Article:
Larger Than Life Musical Comedy
It’s halfway through the first act, and the lights slowly come down. Small rope gates go up on the four corners of the stage, and ecstatic ensemble members come running up the aisles, barely allowing the gates to act as a barrier. Neon spot lights start up, creating a disco-effect in the space. As the excitement amps up, we hear a chant start to grow:
“We want Will. We want Will. We want Will. We want Will.”
What are they preparing for? William Shakespeare’s first big entrance into the musical with Will Power – and the excitement only grows from there. For the Shakespeare fans out there, you might already have an image of Bard in your mind. Something Rotten is bound to turn whatever you learned in school on its head, presenting the audience with an Elvis-type star that will bring the house down.
Something Rotten! takes place in William Shakespeare’s England – a time when The Bard (Adam Jacobs) runs the art scene, and any other poet is meant to take a back seat. However, Nick Bottom (KJ Hippensteel, with spot-on dry humor and comedic timing) refuses to back down, and he and his brother (Nigel Bottom – Alex Goodrich, with a sweet, innocent portrayal that wonderfully contrasts his brother) are determined to make the next best hit. When Soothsayer Nostradamus (Ross Lehman) tells Nick that the future of theatre demands that singing, dancing, and acting must happen at the same time, the Bottom Brothers set out to write the first ever musical. However, much like any musical comedy, nothing really goes according to plan. Nigel finds forbidden love, the company must resort to questionable funding, and Nick must come to realize that when it comes to art, nothing is more important than the famous phrase “to thine own self be true.”
With book by Karey Kirkpatrick and John O’Farrell, and music and lyrics by Wayne and Karey Kirkpatrick, Something Rotten! features hits including Welcome to the Renaissance, God, I Hate Shakespeare, Will Power, and We See the Light. The book includes various references to both Shakespeare’s repertoire and the musical history canon – ranging from obvious and subtle that might just keep those theatre enthusiasts in the audience on their toes, wondering if they can guess the next one’s origin.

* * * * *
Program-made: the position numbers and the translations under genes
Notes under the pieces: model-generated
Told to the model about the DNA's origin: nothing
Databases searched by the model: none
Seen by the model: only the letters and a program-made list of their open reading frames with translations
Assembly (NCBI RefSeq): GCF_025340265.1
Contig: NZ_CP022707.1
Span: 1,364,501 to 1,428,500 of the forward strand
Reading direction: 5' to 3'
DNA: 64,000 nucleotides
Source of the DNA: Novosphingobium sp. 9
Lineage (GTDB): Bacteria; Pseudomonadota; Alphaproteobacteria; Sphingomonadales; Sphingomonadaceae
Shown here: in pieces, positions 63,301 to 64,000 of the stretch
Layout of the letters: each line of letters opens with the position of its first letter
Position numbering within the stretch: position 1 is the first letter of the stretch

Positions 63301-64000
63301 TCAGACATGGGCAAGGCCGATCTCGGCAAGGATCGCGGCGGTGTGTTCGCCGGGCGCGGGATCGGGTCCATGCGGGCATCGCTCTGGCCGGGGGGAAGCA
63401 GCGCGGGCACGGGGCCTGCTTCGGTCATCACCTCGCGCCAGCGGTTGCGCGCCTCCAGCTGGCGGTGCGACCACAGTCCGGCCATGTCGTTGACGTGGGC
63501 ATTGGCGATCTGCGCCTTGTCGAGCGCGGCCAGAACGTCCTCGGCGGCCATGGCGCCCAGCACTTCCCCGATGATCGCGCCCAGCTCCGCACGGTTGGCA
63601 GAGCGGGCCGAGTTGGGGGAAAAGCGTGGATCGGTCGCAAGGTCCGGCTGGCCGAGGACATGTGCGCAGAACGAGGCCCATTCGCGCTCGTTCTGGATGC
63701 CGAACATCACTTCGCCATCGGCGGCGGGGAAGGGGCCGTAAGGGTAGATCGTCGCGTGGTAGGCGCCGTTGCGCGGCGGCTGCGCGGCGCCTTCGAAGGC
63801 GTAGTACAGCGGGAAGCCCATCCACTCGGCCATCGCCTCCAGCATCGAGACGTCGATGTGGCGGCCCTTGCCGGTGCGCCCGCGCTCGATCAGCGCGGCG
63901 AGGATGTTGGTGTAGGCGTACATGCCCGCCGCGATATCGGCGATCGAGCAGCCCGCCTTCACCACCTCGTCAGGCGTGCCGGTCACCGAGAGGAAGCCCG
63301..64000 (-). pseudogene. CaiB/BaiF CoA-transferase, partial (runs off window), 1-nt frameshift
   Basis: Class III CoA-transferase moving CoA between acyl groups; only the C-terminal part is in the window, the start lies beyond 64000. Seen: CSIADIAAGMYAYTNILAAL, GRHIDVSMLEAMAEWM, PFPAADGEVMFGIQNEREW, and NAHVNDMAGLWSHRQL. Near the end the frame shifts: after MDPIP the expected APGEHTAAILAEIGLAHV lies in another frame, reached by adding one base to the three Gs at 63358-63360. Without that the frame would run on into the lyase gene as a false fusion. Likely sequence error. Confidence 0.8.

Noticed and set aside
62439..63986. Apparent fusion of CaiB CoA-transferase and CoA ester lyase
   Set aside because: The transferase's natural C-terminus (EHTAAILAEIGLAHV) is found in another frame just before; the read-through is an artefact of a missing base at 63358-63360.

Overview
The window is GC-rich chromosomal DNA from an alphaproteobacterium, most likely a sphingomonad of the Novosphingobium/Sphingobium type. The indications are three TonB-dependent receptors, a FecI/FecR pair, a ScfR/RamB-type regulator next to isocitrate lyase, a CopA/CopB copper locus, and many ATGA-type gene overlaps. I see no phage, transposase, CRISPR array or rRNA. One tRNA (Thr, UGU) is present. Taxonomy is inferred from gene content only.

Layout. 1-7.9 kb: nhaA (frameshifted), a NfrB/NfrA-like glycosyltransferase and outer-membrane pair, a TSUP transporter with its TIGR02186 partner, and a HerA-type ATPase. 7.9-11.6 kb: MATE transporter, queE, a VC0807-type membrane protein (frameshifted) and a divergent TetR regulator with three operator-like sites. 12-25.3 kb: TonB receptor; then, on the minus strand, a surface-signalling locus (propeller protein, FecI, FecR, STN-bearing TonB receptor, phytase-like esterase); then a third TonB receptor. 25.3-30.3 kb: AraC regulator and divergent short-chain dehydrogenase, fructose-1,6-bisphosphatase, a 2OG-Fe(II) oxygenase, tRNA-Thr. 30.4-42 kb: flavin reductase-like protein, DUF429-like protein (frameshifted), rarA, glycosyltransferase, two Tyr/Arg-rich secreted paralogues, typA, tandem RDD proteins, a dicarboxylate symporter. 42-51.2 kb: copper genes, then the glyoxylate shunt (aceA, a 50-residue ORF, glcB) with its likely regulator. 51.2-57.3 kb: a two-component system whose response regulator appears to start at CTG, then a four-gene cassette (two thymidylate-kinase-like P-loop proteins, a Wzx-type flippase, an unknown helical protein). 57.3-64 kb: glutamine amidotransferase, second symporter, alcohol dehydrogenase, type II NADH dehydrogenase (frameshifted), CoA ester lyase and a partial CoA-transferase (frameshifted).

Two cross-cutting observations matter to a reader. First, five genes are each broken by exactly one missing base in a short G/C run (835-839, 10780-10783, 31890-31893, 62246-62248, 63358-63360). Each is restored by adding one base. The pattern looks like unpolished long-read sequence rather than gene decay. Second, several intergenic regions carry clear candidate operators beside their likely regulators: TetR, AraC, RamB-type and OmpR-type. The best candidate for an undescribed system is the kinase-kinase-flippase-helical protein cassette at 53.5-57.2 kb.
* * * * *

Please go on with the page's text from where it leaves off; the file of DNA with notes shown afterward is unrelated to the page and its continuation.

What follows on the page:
Jaw-Dropping Musical Numbers
Directed by Scott Weinstein and choreographed by Alex Sanchez, Something Rotten! showcases larger-than-life ensemble numbers that take over the stage. Weinstein and Sanchez make effective use of the space - creating something special for each audience member to see on every corner of the theatre-in-the-round stage.
A Musical marks the pivotal moment in Act One when Nostradmus describes the future of theatre. Hidden within his monologue are subtle commentaries on the over-priced concessions and lack of pay in the theatre industry – jokes that Lehman landed in this Opening Night performance full of industry folks whose laughter proves they understood all-too-well.
Then A Musical begins – a number full of allusions to the hits over the years including A Chorus Line, Les Misérables, and Phantom of the Opera. As Nostradmus makes the references, the music slowly transitions into brief segments from the original source material, with choreography that matches. Some might recognize a glimpse at the famous snapping sequence from West Side Story, the long line of dancers with headshots from A Chorus Line, and of course, a dancer in a full-spandex cat costume from CATS. As much as the song pokes fun at spectacles over the years, the piece also holds a love letter to musical history. Regardless, this Opening Night audience erupted with laughter from start to finish – and many even cheered and applauded at the especially recognizable, and on-point choreography.
At the heart of this spectacle is a heart-felt story about relationships – and Weinstein works with this ensemble to bring these loving moments to life.
Nigel Bottom finds develops a forbidden relationship with Portia (Rebecca Hurd) – the daughter of Brother Jeremiah (Gene Weygandt), the Protestant Leader who wishes to rid the world of poetry. Goodrich’s genuine character only made his first taste of true love more exciting for this writer to watch unfold. When Portia and Nigel share their duet We See the Light, we see them bring the best out of each other – complete with stunning vocals. In this number full of high-energy choreography and vibrant, rainbow costumes, we also see a story that is deeply intimate as Portia encourages Nigel to take a stand and share his poetry with the world.
With a memorable score, top-notch choreography, and a hilarious script, Something Rotten! is, in this writer’s opinion, an event to see. Whether you are a die-hard Shakespeare fan or simply one who enjoys a catchy musical, the Marriott’s production has a little something for everyone.